Learn the warning signs of suicide and what you can do to help yourself and others.
Suicide is an individual, family and community public health crisis with more than 40,000 people dying in America each year. But suicide can be stopped. 70% of people tell someone or give warning signs before taking their own life. Learn the warning signs and how to ACT to save a life.
Introducing the ACT® Message
Created by Screening for Mental Health, the ACT® message is an easy to remember acronym that helps to guide individuals in the process of providing support to those in distress.
ACT: Acknowledge, Care, Tell
Acknowledge: Take it seriously, and listen.
If you are noticing warning signs or you hear something that sounds troubling, recognizing that something is wrong is the first step.
Care: Take the initiative, and show and/or voice your concern.
When someone is suffering it can be difficult for them to remember there are people that care. Showing your support will make a big difference for someone who is truly struggling.
Treatment: Get professional help immediately.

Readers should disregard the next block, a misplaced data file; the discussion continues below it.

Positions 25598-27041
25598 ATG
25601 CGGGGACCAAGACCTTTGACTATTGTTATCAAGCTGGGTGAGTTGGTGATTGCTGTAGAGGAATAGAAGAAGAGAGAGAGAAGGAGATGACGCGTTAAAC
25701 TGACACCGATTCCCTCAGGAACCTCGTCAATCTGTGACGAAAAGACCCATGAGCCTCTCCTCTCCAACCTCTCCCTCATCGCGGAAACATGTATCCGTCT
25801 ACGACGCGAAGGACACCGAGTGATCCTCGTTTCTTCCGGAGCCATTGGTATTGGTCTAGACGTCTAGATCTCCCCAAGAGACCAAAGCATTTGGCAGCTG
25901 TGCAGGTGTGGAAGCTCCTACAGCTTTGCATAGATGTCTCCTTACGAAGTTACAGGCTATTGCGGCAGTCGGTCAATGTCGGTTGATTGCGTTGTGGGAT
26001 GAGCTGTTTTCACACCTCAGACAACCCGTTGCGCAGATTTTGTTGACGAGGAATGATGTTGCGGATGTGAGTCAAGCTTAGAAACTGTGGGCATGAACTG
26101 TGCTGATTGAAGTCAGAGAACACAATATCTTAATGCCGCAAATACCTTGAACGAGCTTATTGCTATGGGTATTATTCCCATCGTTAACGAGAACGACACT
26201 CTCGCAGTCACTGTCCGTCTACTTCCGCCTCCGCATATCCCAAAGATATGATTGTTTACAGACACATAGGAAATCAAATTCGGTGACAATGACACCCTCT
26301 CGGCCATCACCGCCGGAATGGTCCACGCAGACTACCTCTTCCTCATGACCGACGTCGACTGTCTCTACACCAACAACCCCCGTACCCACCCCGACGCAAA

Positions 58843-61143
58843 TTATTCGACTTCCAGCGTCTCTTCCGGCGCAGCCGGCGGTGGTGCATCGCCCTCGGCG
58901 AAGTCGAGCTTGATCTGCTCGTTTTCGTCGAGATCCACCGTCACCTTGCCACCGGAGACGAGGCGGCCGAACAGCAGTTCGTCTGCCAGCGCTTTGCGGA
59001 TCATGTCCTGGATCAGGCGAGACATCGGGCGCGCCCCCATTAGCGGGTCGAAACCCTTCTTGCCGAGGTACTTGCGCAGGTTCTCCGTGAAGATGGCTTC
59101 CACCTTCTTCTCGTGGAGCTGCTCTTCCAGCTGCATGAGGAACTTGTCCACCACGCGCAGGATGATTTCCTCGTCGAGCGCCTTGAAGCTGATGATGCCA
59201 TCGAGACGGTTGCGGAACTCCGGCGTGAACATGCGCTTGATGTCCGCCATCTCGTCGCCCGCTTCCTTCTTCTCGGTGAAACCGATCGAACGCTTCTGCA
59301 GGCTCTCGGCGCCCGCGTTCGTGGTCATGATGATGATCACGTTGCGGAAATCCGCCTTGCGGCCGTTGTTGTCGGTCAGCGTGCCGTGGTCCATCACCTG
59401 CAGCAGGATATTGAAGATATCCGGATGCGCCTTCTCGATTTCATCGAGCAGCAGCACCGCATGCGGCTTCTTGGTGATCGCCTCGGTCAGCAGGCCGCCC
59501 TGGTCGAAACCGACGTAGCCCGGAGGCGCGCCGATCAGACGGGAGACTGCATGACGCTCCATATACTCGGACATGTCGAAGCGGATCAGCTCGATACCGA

The best way to care for someone is to get them to an evaluation and to begin the treatment process. Support from friends and family is not enough to combat serious mental health concerns. Mental health treatment is necessary. You can be the important link that someone needs to get connected to treatment.
Talking about suicide or asking a someone if they are suicidal is risky because it might put the idea in their head.
You don't give a suicidal person morbid ideas by talking about suicide. The opposite is true. Bringing up the subject of suicide and discussing it openly is one of the most helpful things you can do.
People who talk about suicide are not actually likely to attempt suicide.
Almost everyone who dies by suicide has given some clue or warning. Do not ignore threats of suicide. Statements like "You'll be sorry when I'm dead," or "I can't see any way out" -even if said casually or as a joke- may indicate serious suicidal feelings.
If a person is determined to kill themselves, there isn’t much that can be done to stop them.
Even the most severely depressed person has mixed feelings about death, wavering until the very last moment between wanting to live and wanting to die. Most suicidal people do not want death; they want the pain to stop. The impulse to end it all, however overpowering, does not last forever.